Tuesday, May 13, 2008

next levelsville: RAUSCHENBERG

Robert Rauschenberg's combines are not, to use Marcel Duchamp's term, retinal. The eye isn't seduced by them, the way it is by, say Monet. They require a little bit of work. You must invest time into looking at them and then hope for a reward. "His esthetic garrulousness often turns his work into a department store: something scanned, not studied," wrote Jerry Saltz. The combines are modern art at its messiest, its most challenging, its most rewarding -- and its most human.
The combines are where Rauschenberg chewed up the first 60 years of modern art and spit out something completely new. They extend the third dimension that collage brought to cubism, channel the theatrical chaos of dada into objects, wring the subconscious, psychosexual gestures out of surrealism (those squeezed tubes everywhere, the white phallus penetrating the Twombly-esque squiggles on Rebus), explode the concerted, conceited messiness of ab-ex and come out the other side with assemblages that spawned two or three generations of descendants. (Have you seen this year's Whitney Biennial?!?)
[taken from artsjournal.com]

RAUSCHENBERG and i were born ३ days and ५४ years apart

he was a libra/scorpio cusp...just saying..

RAUSCHENBERG on mixed media + fashion= purely and obviously elemental

Mr. Rauschenberg, who knew that not everybody found it easy to grasp the open-endedness of his work, once described to the writer Calvin Tomkins an encounter with a woman who had reacted skeptically to “Monogram” and “Bed” in his 1963 retrospective at the Jewish Museum, one of the events that secured Mr. Rauschenberg’s reputation: “To her, all my decisions seemed absolutely arbitrary — as though I could just as well have selected anything at all — and therefore there was no meaning, and that made it ugly.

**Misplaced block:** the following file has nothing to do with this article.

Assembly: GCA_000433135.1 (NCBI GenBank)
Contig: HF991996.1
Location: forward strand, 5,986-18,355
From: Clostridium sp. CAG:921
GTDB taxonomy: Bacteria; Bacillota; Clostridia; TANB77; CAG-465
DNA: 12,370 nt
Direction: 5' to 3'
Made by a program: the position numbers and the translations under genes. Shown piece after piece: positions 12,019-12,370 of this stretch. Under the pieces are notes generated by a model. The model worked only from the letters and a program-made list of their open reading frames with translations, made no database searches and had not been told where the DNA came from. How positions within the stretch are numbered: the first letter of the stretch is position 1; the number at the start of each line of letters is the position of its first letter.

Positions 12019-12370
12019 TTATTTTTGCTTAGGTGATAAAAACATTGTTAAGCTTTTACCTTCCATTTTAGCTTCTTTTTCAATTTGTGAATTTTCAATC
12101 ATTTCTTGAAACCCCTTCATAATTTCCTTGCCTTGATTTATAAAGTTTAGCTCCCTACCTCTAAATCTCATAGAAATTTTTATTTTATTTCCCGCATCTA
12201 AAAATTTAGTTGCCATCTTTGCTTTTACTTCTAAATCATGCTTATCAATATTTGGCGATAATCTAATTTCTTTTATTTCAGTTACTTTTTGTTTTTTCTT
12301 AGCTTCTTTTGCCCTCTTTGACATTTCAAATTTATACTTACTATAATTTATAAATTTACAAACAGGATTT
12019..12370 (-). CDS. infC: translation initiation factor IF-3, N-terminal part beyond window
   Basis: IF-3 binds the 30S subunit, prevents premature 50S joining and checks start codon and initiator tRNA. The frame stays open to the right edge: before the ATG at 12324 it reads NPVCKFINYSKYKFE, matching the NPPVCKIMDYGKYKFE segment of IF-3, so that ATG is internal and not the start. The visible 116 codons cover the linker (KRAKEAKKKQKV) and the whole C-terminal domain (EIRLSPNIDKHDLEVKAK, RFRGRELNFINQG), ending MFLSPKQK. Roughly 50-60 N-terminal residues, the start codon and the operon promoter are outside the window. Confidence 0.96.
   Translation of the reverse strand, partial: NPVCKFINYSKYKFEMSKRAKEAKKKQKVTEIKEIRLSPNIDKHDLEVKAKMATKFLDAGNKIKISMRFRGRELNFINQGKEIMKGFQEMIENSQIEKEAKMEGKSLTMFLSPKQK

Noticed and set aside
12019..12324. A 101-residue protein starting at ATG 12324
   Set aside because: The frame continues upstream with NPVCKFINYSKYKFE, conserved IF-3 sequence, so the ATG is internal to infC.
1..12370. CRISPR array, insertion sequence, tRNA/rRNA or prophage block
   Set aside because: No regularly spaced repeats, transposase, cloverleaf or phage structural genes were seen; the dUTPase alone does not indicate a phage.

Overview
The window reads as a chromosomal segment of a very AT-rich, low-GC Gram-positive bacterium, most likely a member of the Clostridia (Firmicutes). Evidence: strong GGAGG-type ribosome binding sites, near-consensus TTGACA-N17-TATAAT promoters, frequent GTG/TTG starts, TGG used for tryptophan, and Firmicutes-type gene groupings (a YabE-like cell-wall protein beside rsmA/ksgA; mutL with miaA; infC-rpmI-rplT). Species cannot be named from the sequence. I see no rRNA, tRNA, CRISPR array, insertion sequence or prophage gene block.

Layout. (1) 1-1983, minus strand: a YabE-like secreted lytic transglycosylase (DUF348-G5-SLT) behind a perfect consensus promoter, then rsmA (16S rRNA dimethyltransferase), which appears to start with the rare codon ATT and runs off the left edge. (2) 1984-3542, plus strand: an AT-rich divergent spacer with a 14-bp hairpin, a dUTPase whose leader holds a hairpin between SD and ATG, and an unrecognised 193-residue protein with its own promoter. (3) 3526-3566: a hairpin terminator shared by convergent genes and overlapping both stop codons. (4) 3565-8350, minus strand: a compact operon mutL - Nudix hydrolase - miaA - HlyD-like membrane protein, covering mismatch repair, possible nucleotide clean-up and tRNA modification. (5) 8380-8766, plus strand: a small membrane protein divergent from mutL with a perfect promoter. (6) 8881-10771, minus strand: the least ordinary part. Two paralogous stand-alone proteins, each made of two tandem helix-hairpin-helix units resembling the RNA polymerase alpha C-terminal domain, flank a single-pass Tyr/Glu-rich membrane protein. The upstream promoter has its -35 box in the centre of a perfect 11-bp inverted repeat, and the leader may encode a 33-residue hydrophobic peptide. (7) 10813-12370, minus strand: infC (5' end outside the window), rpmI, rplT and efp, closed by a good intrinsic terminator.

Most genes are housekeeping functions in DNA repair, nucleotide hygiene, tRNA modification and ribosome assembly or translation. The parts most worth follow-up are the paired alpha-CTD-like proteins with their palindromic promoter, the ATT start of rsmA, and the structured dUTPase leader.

“So I told her that if I were to describe the way she was dressed, it might sound very much like what she’d been saying. For instance, she had feathers on her head. And she had this enamel brooch with a picture of ‘The Blue Boy’ on it pinned to her breast. And around her neck she had on what she would call mink but what could also be described as the skin of a dead animal. Well, at first she was a little offended by this, I think, but then later she came back and said she was beginning to understand.”
[borrowed from the nytimes]

robert RAUSCHENBERG, my favorite painter, died yesterday

i was blessed enough to meet and greet my hero at his last nyc opening in january, where his wished me the best of luck with my work. it remains the most amazing-albeit short lived- conversation i have ever had (hell, possibly will ever have).

rauschenberg's work from the late 50's and early 60's is by far my greatest influence as a painter. his combines are incredible; the layering, the color palette, the freedom and slight of hand, the use of pop culture and of found objects, are combined to create an entirely unique and genuinely exciting piece of visual art. he managed to establish a remarkably individualistic impression on the art world by colliding the sculptural and found object ideals of duchamp and joseph cornell with the slap happy drips of pollock, while establishing a pop foundation for the likes of warhol and kruger to follow.